Allen G. Debus
|Allen G. Debus|
Allen Debus, 2006
August 16, 1926|
|Died||March 6, 2009
|Awards||Dexter Award (1987)|
|Alma mater||Northwestern University, Indiana University, Harvard|
|Discipline||Historian of Science, Historian of Chemistry|
Allen George Debus (August 16, 1926 – March 6, 2009) was an American historian of science, known primarily for his work on the history of chemistry and alchemy. In 1991 he was honored at the University of Chicago with an academic conference held in his name. Paul H. Theerman and Karen Hunger Parshall edited the proceedings, and Debus contributed his autobiography of which this article is a digest.
Allen Debus attended the Evanston public school system where he showed an early interest in history. A great aunt passed on her legacy of an epoch of music to him in the form of a 1908 Victrola and a record collection up to 1923. Due to the topical material and dialect songs, he wrote "studying this music gave me an opportunity early on to place past events in their historical context". In the contextual approach to history, developments should be compared across fields, and this is a feature of the school of Alexandre Koyre, I. Bernard Cohen, and Walter Pagel, the latter two being teachers of Debus.
Debus studied chemical engineering and history, graduating with a major in chemistry in the summer of 1947 from Northwestern University. He pursued his master's degree at Indiana University where he had followed John J. Murray. In June 1949 he presented his master’s thesis Robert Boyle and Chemistry in England 1660-1700 under John J. Murray. Subsequently, he worked towards a master’s in chemistry at the same institution. He went to work for Abbott Laboratories, a company for which he filed five patents. He wrote that slow reaction times for some of his work provided reading time for broader investigations in history of science and chemistry literature. In fall 1956 he began his Ph.D. studies at Harvard under I. Bernard Cohen. His teaching assistant work was supervised by Leonard K. Nash. In a seminar with W. K. Jordan he presented a paper on the English followers of Paracelsus which received the Bowdoin Prize in the Natural Sciences, the first of two from his years at Harvard. In September 1959 he went to London, England to delve more deeply into the topic. There he met regularly with Walter Pagel and attended University College of London courses given by Douglas McKie. Returning to Harvard, he completed the requirements for a Harvard Ph.D. in history of science.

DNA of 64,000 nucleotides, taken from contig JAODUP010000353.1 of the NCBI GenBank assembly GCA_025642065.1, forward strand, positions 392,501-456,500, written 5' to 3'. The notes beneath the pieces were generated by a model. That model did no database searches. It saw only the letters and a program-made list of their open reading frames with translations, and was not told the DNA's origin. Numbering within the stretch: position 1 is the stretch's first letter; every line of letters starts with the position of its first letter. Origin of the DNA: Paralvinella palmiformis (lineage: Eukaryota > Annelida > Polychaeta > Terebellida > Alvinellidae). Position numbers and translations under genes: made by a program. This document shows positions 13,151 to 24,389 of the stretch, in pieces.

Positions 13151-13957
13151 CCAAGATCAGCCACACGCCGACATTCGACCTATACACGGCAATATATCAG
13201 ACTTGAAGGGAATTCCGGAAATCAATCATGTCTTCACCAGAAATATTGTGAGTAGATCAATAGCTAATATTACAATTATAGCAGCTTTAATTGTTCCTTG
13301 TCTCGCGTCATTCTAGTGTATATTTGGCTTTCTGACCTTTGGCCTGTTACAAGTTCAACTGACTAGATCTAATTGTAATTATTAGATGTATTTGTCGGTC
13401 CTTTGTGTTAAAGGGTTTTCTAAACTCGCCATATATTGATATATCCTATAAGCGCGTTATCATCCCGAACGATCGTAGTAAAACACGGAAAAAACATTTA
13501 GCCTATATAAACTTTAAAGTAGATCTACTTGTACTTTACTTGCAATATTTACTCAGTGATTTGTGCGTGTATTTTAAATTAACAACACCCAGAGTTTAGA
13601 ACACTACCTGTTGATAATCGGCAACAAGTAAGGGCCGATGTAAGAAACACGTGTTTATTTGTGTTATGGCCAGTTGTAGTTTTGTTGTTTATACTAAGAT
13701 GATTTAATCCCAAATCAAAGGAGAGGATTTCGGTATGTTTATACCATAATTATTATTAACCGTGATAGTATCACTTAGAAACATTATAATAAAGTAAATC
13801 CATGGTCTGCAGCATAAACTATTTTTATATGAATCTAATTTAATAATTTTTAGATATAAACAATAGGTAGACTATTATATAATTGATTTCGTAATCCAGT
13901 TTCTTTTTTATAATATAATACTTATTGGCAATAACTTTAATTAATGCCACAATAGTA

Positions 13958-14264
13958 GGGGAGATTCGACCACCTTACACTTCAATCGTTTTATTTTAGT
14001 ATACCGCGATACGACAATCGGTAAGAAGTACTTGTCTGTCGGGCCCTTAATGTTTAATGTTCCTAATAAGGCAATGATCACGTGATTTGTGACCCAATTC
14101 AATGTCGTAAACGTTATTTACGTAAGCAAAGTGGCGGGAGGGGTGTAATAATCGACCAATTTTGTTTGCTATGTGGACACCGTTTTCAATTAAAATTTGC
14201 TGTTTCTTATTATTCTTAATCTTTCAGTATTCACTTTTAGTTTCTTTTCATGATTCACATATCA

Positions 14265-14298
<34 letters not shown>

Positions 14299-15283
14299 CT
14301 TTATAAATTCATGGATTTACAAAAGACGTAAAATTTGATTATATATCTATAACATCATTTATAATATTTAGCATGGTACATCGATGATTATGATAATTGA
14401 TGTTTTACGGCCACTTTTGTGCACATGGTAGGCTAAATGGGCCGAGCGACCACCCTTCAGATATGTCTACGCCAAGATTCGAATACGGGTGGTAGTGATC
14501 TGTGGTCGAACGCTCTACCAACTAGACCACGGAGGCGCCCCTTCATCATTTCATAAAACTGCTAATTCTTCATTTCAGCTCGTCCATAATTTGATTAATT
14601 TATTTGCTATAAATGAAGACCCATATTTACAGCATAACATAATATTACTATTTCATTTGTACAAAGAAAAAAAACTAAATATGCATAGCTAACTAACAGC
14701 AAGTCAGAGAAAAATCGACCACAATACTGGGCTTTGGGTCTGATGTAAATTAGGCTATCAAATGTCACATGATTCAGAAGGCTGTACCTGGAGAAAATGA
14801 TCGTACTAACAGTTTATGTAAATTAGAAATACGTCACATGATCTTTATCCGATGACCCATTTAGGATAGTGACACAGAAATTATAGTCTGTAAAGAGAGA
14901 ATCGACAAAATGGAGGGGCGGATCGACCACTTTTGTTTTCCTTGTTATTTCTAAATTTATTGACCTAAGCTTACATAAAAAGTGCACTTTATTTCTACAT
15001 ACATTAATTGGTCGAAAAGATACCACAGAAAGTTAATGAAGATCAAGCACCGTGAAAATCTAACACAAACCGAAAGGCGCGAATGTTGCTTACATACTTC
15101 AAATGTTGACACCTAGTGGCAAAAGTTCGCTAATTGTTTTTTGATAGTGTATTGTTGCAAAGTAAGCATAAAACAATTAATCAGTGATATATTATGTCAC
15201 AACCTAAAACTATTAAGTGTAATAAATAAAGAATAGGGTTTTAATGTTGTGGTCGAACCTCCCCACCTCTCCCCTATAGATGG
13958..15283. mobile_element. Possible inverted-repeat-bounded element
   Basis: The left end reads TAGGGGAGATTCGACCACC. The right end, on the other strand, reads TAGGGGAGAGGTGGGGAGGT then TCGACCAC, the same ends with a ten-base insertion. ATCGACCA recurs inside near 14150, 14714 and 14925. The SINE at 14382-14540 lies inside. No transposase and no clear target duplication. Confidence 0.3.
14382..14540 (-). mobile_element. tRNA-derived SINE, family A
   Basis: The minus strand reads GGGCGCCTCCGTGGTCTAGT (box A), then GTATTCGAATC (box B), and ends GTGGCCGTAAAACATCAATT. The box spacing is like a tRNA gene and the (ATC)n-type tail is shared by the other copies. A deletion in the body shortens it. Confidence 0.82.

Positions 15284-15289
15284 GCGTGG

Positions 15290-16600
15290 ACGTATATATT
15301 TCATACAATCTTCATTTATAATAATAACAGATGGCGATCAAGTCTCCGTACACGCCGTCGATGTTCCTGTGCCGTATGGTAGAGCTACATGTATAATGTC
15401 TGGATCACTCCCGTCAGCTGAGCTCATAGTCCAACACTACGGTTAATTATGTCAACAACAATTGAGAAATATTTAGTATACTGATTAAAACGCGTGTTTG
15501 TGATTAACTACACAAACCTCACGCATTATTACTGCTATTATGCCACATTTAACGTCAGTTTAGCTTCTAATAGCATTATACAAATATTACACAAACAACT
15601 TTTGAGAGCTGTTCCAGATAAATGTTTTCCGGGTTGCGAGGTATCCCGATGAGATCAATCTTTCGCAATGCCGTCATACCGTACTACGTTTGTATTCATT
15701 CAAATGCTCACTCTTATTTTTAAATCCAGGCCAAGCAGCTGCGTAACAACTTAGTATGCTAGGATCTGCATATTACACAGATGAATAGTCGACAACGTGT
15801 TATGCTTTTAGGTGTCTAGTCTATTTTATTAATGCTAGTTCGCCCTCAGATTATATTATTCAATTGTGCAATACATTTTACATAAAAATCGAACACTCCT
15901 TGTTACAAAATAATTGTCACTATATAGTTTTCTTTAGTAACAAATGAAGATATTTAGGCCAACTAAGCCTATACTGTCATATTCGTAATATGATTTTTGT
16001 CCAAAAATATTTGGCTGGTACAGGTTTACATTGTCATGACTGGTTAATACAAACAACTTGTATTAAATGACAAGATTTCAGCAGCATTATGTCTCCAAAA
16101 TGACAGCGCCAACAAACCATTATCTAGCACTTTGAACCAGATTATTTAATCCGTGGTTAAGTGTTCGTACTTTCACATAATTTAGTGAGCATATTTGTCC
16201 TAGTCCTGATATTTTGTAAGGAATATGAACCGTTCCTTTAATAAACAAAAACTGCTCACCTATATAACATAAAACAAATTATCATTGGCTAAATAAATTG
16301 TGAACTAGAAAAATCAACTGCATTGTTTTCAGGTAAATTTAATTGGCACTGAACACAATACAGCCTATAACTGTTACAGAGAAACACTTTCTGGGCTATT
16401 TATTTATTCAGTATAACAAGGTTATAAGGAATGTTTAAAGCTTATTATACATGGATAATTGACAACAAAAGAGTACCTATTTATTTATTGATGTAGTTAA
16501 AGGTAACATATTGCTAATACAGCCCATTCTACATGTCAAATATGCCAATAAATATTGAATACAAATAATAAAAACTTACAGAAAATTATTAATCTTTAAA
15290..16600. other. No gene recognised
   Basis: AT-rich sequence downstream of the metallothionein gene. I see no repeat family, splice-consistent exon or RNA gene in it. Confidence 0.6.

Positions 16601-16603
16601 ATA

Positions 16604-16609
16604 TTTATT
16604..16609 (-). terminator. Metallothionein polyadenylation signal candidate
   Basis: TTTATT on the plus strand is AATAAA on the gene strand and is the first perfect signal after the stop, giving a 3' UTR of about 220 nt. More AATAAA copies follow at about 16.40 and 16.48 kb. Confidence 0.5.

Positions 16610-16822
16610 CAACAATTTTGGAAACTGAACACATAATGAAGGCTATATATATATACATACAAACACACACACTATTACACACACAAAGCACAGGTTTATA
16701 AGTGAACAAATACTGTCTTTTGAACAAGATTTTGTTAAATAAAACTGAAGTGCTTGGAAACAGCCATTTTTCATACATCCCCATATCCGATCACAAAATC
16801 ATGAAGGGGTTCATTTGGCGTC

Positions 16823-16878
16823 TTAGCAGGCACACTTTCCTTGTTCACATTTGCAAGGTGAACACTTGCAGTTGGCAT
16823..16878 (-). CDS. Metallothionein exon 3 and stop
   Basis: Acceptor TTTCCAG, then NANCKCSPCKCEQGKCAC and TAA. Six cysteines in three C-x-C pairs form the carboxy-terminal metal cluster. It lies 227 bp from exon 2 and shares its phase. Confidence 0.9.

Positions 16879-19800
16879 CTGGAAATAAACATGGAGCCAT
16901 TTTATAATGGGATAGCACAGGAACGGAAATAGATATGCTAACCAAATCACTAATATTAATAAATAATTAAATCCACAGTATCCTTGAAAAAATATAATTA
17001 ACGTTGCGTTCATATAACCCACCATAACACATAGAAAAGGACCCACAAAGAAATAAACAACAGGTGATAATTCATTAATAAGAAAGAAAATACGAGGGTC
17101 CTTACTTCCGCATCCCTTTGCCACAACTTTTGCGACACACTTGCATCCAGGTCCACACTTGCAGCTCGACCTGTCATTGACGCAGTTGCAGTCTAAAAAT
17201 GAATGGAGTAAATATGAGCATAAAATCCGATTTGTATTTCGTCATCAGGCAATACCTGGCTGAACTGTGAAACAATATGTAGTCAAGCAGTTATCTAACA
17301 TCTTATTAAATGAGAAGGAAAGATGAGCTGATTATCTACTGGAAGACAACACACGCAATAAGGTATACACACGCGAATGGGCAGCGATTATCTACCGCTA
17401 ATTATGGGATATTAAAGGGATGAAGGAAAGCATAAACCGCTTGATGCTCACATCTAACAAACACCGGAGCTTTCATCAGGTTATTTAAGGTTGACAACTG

In 1961, Debus took up a position at the University of Chicago under William McNeill in the Department of History, with one-third of the time as assistant professor in history of science, and two-thirds in undergraduate physical science coursework. In 1965 he was raised to Associate Professor on the strength of his book The English Paracelsians. For the school-year 1966/7 he went on an overseas fellowship to Churchill College, Cambridge. Back at the University of Chicago, Debus described attempts by the philosophy department to intrude on the history of science program in the history department.